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North Dakota schools, law enforcement look to learn from swatting threats

Schools around the state received swatting threats last Thursday, Oct. 13. Schools and local law enforcement are happy about how they responded, but are also taking it as a learning opportunity.

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Grand Forks Police Respond to swatting threat at Red River High School.
Jim Johnson / WDAZ News
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FARGO — Schools around the state of North Dakota are praising the responses from law enforcement after many were hit with swatting calls last week.

Several schools were targeted with calls reporting fake school shootings that produced a large law enforcement response.

From Fargo to Bismarck to Jamestown to Grand Forks, at least eight schools across the state felt the scare of prank calls deemed "swatting."

"(Swatting) makes a claim or a threat that something bad is happening at some place, kind of forcing police involvement," said Lt. Bill Ahlfeldt from the Fargo Police Department.

In Jamestown, the threat came in just after 10:30 a.m. on Thursday, Oct. 13. More than 40 officers responded.

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"Like any active shooter response, the first thing is to go in and then try to stop whatever damage is being done," said Jamestown Police Department Chief Scott Edinger.

For many schools, a large response from police was the plan of action. Fargo and West Fargo, however, were able to sniff-out the hoax rather quickly before sending a police presence to the schools.

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"Our dispatch center automatically started seeing some things with this phone call that appeared a little bit suspicious, a little bit out of the ordinary, and prompted a specific response for us to determine rather quickly that this was more than likely a hoax," Ahlfeldt said.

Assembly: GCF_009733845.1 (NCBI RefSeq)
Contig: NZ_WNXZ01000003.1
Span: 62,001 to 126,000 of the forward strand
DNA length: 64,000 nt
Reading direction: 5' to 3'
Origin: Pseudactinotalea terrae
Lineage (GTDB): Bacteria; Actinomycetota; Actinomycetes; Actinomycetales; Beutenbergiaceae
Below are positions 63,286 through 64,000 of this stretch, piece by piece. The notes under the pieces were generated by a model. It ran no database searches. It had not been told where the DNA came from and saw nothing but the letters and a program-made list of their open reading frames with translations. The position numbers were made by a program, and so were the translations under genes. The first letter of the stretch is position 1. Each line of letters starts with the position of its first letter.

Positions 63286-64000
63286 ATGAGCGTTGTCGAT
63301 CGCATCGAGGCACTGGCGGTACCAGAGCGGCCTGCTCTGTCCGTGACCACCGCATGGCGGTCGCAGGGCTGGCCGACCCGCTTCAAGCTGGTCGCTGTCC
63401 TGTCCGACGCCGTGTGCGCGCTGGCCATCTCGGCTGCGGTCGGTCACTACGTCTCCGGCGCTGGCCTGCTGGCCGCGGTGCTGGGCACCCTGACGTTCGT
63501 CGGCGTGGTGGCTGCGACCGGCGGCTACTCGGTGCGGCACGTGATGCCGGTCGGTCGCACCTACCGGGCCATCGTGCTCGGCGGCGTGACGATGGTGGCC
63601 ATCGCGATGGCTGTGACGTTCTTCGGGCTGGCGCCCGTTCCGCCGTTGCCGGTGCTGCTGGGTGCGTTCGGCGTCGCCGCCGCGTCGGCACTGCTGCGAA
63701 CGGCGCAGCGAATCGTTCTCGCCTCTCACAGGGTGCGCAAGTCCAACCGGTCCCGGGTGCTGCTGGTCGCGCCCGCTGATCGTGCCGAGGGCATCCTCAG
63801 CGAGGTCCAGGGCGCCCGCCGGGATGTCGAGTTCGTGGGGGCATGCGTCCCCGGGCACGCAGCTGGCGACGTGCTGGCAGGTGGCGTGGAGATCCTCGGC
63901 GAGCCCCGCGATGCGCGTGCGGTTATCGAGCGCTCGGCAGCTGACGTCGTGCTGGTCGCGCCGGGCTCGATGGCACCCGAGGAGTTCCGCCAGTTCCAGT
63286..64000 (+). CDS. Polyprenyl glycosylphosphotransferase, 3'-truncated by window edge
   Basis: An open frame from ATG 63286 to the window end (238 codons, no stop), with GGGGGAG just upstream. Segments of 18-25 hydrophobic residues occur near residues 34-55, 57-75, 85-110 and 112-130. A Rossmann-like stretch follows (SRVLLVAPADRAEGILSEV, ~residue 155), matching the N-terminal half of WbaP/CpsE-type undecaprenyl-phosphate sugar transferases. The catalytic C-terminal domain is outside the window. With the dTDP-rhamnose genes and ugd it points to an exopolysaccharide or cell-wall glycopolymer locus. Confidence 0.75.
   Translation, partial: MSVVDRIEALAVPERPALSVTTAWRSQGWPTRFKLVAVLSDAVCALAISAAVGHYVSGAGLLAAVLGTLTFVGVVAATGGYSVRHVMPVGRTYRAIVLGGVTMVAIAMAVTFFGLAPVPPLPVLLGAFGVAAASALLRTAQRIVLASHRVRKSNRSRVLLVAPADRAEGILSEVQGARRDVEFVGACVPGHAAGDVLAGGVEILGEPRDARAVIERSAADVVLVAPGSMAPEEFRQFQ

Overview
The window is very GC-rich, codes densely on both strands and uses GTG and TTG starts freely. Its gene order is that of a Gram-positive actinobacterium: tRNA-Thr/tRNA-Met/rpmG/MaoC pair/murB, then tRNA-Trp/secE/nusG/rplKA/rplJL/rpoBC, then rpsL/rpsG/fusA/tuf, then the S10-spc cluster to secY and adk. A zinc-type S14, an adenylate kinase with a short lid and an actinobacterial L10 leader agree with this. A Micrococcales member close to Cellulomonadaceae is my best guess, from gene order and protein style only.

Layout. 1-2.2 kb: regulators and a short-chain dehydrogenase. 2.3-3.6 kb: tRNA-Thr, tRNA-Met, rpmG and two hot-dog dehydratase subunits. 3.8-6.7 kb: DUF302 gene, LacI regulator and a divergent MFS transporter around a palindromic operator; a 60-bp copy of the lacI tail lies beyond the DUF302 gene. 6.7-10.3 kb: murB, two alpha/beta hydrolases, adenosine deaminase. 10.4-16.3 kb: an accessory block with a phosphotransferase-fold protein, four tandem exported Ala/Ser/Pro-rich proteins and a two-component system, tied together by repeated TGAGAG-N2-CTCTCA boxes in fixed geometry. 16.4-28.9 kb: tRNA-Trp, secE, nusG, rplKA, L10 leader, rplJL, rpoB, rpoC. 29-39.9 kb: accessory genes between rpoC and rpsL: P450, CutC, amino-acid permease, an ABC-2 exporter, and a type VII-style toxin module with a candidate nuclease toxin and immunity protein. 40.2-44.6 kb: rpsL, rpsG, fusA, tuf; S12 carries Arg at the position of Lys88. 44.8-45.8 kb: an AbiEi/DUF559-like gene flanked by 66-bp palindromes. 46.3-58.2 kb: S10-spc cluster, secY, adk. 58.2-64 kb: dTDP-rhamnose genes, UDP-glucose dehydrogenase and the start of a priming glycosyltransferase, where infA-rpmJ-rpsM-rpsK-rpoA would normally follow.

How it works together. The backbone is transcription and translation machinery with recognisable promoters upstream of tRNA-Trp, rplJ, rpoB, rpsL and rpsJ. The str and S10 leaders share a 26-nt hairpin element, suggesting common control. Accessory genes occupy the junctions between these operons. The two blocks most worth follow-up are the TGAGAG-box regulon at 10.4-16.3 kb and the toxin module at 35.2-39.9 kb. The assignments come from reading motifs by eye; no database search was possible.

While the schools are praising law enforcement, police say since there was no threat detected, they are using it as a valuable learning experience.

"And yesterday, if anything good came out of it, this was a much more realistic incident than what we can do in (...) training or in an exercise," Edinger said.

"This is a good test of what we as an agency can do, not only on our neighborhood service patrol side, but also our school resource officer side," Ahlfeldt added.

This all comes as schools work to assure parents their kids are safe in cases like these.

"If you're worried about a scenario, reach out because the adults want to be responsive to that, to be as proactive as we can," said Catherine Gillach, associate superintendent of Grand Forks Secondary Education.

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All of the police departments WDAY News spoke with are meeting with their school districts about the events and response. Each department continues to investigate the threats.

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